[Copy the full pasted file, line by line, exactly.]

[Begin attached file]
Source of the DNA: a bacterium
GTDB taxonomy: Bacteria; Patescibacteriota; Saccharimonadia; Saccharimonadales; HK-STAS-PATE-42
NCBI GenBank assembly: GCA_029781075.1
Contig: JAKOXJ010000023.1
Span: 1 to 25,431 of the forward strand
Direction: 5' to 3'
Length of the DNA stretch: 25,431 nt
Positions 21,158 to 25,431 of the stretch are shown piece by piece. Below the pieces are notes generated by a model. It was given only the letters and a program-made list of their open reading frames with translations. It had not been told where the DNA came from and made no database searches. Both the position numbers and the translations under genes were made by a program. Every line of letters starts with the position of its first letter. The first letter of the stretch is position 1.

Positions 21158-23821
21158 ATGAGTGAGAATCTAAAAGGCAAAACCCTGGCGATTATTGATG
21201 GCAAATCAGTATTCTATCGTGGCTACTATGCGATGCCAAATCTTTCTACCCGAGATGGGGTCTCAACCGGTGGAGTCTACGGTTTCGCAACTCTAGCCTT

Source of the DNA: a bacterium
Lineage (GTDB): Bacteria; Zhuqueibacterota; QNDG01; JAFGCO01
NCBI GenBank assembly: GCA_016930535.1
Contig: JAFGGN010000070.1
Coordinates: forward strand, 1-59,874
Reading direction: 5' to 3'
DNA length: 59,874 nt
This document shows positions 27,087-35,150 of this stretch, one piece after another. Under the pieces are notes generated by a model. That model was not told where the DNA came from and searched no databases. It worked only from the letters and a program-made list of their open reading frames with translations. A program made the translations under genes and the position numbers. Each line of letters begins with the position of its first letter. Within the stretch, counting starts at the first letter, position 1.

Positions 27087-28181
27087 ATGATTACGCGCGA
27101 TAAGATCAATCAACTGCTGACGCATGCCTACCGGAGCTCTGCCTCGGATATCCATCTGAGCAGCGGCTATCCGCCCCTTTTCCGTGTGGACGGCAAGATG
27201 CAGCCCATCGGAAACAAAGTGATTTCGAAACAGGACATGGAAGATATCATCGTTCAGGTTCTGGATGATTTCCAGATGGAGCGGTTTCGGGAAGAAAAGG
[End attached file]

Source of the DNA: a bacterium
GTDB taxonomy: Bacteria; Patescibacteriota; Saccharimonadia; Saccharimonadales; HK-STAS-PATE-42
NCBI GenBank assembly: GCA_029781075.1
Contig: JAKOXJ010000023.1
Span: 1 to 25,431 of the forward strand
Direction: 5' to 3'
Length of the DNA stretch: 25,431 nt
Positions 21,158 to 25,431 of the stretch are shown piece by piece. Below the pieces are notes generated by a model. It was given only the letters and a program-made list of their open reading frames with translations. It had not been told where the DNA came from and made no database searches. Both the position numbers and the translations under genes were made by a program. Every line of letters starts with the position of its first letter. The first letter of the stretch is position 1.

Positions 21158-23821
21158 ATGAGTGAGAATCTAAAAGGCAAAACCCTGGCGATTATTGATG
21201 GCAAATCAGTATTCTATCGTGGCTACTATGCGATGCCAAATCTTTCTACCCGAGATGGGGTCTCAACCGGTGGAGTCTACGGTTTCGCAACTCTAGCCTT

Source of the DNA: a bacterium
Lineage (GTDB): Bacteria; Zhuqueibacterota; QNDG01; JAFGCO01
NCBI GenBank assembly: GCA_016930535.1
Contig: JAFGGN010000070.1
Coordinates: forward strand, 1-59,874
Reading direction: 5' to 3'
DNA length: 59,874 nt
This document shows positions 27,087-35,150 of this stretch, one piece after another. Under the pieces are notes generated by a model. That model was not told where the DNA came from and searched no databases. It worked only from the letters and a program-made list of their open reading frames with translations. A program made the translations under genes and the position numbers. Each line of letters begins with the position of its first letter. Within the stretch, counting starts at the first letter, position 1.

Positions 27087-28181
27087 ATGATTACGCGCGA
27101 TAAGATCAATCAACTGCTGACGCATGCCTACCGGAGCTCTGCCTCGGATATCCATCTGAGCAGCGGCTATCCGCCCCTTTTCCGTGTGGACGGCAAGATG
27201 CAGCCCATCGGAAACAAAGTGATTTCGAAACAGGACATGGAAGATATCATCGTTCAGGTTCTGGATGATTTCCAGATGGAGCGGTTTCGGGAAGAAAAGG